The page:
< Back to front page Text size +

The Running Bostonian: Starting an ultramarathon

Posted by Joe Allen-Black  May 17, 2011 06:00 PM

E-mail this article

Invalid E-mail address
Invalid E-mail address

Sending your article

First in a three-part series from a North End runner participating in the The North Face Endurance Challenge 50K at Bear Mountain, N.Y.

It was 2:30 in the morning, and I couldn’t sleep. I tossed and I turned, taunted by my girlfriend passed out like a log next to me and her brother, Bryan, long since departed for slumber land, in the other hotel bed. I have to be awake in three hours for the most taxing physical endeavor of my life. And, of course, it’d been a week since I’d slept a full

It would seem that six nights of restlessness was culminating in … another night of
restlessness. I must have finally dozed off because the next thing I remembered was the sound of my alarm. I was surprisingly alert, excited to get out the door.

I threw on my clothes, ate a couple Clif Bars, chugged some water with Nuun electrolyte tabs, brushed my teeth, and was in the car with my girlfriend behind the wheel and Bryan slung out across the back seat. 5:45. Not bad.

As we drove the 20 minutes to Anthony Wayne Recreation Center, a rosy dawn enveloped the southern New York foothills. Beautiful. And bad. Red in the morning, sailors take warning. We were in for some bad weather it seemed. Great. Sleep deprivation and rain storms. Fantastic.

Finally, my girlfriend dropped us off in the parking lot and headed back to the hotel to slip back into bed. Bryan and I got on the shuttle bus and fifteen minutes we arrived.

There were a few hundred other people there already. Some were stretching, others were eating, and still others were just hanging out shooting the breeze with complete strangers. It was only 6:30. We still had another half hour until it was time to begin.

With 10 minutes to go, I downed my last banana, made sure my hydration pack was set, got out my sunglasses, and I was ready to go. I looked over to Bryan during my final preparations to see him shaking. It wasn’t nerves but genes. The Brazilian was freezing in the morning dew, waiting until the last possible second to take off his top layer. Otherwise he seemed surprisingly composed for a guy who was about to run 31 miles of trails having never run longer than half that distance on roads.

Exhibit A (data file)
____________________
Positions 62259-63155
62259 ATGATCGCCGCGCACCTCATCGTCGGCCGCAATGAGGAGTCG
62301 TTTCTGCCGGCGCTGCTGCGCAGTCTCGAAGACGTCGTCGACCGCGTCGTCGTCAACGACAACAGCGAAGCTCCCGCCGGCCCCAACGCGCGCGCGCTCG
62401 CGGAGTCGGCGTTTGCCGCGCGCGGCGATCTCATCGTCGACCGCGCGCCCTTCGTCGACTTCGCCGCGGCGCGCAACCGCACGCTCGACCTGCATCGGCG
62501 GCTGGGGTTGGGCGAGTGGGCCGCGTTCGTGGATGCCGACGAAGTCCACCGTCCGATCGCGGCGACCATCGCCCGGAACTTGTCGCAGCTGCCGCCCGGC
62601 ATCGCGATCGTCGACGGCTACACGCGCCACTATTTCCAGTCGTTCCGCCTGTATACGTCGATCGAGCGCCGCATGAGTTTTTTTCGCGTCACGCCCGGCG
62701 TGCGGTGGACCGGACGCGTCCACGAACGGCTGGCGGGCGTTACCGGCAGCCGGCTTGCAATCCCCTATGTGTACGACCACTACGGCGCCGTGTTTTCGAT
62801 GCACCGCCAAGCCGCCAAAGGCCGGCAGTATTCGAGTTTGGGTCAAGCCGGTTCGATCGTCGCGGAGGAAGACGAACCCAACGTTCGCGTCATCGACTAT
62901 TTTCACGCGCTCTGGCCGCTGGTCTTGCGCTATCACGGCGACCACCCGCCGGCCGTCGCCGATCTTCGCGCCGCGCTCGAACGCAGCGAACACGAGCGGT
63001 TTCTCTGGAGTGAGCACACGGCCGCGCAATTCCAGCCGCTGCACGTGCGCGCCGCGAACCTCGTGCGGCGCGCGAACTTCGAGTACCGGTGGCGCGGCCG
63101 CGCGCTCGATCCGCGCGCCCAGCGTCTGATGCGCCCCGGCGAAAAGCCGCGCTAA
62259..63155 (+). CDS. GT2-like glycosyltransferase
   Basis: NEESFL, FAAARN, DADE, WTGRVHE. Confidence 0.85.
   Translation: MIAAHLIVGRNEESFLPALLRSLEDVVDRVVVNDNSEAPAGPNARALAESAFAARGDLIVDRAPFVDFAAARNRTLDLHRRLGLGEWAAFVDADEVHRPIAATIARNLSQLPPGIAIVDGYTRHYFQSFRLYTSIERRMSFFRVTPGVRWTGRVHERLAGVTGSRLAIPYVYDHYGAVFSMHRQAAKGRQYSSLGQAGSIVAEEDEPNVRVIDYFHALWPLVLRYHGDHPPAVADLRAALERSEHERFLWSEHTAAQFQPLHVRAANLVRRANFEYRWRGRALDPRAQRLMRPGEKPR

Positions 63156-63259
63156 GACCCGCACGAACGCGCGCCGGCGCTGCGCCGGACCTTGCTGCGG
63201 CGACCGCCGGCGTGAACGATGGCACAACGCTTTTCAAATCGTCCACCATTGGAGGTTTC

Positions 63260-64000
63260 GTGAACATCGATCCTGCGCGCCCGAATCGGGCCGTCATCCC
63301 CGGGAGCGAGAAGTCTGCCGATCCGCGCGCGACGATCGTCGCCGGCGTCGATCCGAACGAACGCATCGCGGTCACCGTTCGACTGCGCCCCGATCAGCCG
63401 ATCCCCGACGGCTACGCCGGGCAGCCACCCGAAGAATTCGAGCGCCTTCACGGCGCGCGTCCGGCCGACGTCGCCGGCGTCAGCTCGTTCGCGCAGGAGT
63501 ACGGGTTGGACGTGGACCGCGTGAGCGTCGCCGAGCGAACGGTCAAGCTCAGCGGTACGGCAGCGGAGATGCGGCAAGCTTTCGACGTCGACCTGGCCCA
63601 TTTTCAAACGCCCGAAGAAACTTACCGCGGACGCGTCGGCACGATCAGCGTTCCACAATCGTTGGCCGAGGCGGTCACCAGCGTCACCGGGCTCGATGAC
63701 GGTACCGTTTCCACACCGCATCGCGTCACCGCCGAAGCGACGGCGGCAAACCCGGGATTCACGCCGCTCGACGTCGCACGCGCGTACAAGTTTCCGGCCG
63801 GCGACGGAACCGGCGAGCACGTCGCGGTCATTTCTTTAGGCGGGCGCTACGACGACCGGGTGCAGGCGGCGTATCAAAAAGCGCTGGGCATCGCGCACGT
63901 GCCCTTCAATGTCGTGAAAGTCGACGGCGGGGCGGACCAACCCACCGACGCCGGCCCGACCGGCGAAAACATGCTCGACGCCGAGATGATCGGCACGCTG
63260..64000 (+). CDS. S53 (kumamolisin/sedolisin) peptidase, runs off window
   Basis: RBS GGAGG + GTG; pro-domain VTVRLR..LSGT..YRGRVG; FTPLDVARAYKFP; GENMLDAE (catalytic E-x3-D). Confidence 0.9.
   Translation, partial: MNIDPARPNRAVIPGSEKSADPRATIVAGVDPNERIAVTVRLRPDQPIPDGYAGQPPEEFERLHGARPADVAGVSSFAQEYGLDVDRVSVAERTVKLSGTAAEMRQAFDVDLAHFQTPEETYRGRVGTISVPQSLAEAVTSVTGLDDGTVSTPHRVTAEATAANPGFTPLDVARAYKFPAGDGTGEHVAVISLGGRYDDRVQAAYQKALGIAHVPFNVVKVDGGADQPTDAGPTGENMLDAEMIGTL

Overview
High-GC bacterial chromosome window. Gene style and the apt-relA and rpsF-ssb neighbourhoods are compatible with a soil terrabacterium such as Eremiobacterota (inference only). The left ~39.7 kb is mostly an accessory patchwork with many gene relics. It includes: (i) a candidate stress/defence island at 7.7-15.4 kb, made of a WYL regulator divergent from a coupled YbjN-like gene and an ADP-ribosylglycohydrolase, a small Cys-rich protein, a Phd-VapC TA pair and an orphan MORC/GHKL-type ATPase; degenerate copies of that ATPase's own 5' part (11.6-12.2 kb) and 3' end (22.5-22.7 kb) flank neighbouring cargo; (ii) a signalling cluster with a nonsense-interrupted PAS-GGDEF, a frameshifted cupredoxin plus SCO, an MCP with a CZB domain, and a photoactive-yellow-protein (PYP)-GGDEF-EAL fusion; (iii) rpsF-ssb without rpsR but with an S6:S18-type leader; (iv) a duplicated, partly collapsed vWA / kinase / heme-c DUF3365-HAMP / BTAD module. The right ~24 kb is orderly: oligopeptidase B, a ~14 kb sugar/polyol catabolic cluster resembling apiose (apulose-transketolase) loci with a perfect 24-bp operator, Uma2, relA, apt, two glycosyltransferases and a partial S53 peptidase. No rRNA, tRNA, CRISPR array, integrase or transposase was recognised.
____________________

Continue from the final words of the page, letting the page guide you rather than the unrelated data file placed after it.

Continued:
At 7 o’clock sharp we were off -- all 234 of us men and women. As it turned out Bryan was the youngest male, the only in his 20-and-under age group. Everyone else, I would learn along the way, tended to be in their mid-30s to mid-50s.

If we were smart, we could learn from some of the most seasoned ultrarunners in the northeast.

We ran the first section of the course more or less with Mark and Tom, two middle-aged friends who had run this race several times before. At the first-aid station, however, they just kept on running while Bryan and I loaded up on fuel and fluids.

We didn’t see Mark and Tom for quite some time. For the next leg we ran with Marco from Staten Island, who, in his mid thirties, was training to qualify for the Boston at the New York Marathon this fall.

The three of us swatting insects for a while as we passed a lake. After that the course began to get quite steep in places, with roots and loose rocks doing all they could to snap our ankles. The course was rated a five-out-of-five for difficulty.

Not only was there a ton of elevation gained and lost, but it was about as technical a course as any, requiring navigation around rocks, over roots, and general all-around scrambling.

What a great way to earn my ultra wings. Halfway to the second aid station, I looked up to find myself alone. For long stretches during a trail race, one doesn’t notice the stunning scenery (the course was also rated five-our-of-five for scenery); all one sees are his or her feet and the obstacles over and/or around he or she places those feet.

Rather than panic, I reveled. This was the place I liked to be. I was on my own, just me and nature, just me and this ridiculously challenging course.

To be Continued…

E-mail this article

Invalid E-mail address
Invalid E-mail address

Sending your article